Varied Roles

From left: Ryan Howes, Anna Yanes, RN, Barbara Tone, RN, FAST-MAG nurse coordinators Rob Phoenix, RN, and Randy Sanoff, RN, and Carl Thurston.

The study is about halfway over, having enrolled just over 50% of the goal of 1,298 patients. Having all of the participating facilities in one county allows nurse researchers to dedicate themselves to one study, but play various roles. Each nurse is responsible for study operations at 18 paramedic stations and four receiving hospitals, training paramedics and hospital nursing staff, completing regulatory paperwork, and performing patient outcome assessments.

Most multi-center studies have sites across the country. But because of the county’s diversity and the uniqueness of enrolling patients before they even arrive at the hospital, the FAST-MAG design, with its distinctive role for nursing staff, was approved by the NIH.

Uncharted Territory

“One of the challenges is that what we are doing has never been done before — large-scale, pre-hospital research. The learning curve was steep,” says Barbara Tone, RN. She has been a clinical research nurse with the study since its inception more than five years ago.

But she says those challenges have also made the job interesting. Each clinical research nurse is responsible for training all of the paramedics at about 20 fire stations in study procedures. The research nurses also do education and training at the participating hospitals and usher the study through the institutional review board.

Once patients are enrolled in the study, the nurse researcher on call meets them in the ED and evaluates their functional status. A nurse researcher measures the functional status again at 24, 48, and 96 hours after enrollment. The last two follow-up points are at 30 and 90 days.

With so many varied roles, no two days are alike. “The most appealing thing still for me is the diversity of the job,” Tone says. “We get a little patient contact. We get to learn about research. I do some hospital regulatory work. On any given day, you may be doing four or five different things. I like that. Given my emergency nursing history, doing the same thing every day doesn’t interest me very much.”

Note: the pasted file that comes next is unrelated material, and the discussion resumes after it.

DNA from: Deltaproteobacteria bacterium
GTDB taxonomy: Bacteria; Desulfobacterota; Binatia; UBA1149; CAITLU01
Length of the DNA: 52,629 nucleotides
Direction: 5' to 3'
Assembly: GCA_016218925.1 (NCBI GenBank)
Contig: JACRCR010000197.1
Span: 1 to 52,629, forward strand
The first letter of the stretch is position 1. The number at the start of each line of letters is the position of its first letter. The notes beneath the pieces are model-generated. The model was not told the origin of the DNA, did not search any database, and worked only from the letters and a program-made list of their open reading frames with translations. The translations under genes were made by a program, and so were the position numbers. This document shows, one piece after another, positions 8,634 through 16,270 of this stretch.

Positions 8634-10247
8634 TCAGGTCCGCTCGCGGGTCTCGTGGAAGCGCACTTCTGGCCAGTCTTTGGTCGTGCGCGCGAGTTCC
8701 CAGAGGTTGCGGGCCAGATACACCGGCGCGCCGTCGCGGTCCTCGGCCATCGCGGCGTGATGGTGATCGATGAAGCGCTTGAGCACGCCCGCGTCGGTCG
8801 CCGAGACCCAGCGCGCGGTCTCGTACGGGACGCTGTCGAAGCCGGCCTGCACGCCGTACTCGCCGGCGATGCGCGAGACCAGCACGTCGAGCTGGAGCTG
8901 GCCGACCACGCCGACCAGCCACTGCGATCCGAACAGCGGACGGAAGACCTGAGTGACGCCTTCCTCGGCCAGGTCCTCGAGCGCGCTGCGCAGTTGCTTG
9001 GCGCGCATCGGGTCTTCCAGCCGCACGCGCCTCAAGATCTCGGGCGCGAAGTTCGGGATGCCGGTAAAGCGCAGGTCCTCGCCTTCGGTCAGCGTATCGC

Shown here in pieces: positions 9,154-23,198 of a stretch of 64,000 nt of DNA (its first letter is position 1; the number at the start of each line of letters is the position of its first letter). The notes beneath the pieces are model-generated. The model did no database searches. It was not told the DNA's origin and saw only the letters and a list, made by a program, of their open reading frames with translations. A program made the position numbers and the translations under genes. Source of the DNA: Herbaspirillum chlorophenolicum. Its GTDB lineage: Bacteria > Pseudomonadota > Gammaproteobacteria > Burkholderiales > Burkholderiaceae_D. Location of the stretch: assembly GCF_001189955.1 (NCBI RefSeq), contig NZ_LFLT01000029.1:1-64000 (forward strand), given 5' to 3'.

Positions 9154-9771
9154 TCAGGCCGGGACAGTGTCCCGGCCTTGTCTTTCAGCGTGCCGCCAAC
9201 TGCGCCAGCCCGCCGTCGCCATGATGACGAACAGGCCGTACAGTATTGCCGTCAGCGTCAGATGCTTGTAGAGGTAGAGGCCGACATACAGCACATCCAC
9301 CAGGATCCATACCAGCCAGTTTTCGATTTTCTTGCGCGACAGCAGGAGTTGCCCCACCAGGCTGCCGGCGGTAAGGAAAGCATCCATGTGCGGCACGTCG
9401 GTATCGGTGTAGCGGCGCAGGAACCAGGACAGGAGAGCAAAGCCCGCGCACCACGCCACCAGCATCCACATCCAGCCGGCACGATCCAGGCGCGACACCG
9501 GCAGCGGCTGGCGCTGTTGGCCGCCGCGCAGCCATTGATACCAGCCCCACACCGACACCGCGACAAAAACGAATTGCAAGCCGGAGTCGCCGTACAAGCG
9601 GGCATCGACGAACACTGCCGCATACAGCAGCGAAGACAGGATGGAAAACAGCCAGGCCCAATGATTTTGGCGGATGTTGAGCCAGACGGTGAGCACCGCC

Patient Interaction

For nurse researcher Theresa Haley, RN, MSN, CCNS, the chance to be part of developing a novel design hooked her on the FAST-MAG position. The direct patient involvement was a strong selling point as well. “Being able to maintain contact and hands-on working with the patients amidst doing something like a project manager type of role is very rewarding,” she says. “If you choose a path of going into project management, you don’t normally get to retain that contact with patients. I think most nurses would admit that it’s still very satisfying to at least have a component of your day or a component of your week where you’re able to interact with patients and their families directly.”

Each nurse researcher understands the dire need for stroke treatment options. Although the investigators have no idea which patients received a placebo and which received the FAST-MAG, the researchers have seen the power of a stroke firsthand.

“There are patients I’ve gone to see after 90 days and come away with tears in my eyes, because overnight your life can be so tremendously altered that it’s just devastating,” Tone says. But being part of the study has helped temper that sadness. “To be part of something that might in the future really have an impact on that makes me very happy.”

For more information, visit www.fastmag.info.

By | 2020-04-15T14:59:17-04:00 March 9th, 2009|Categories: Nursing specialties, Specialty|0 Comments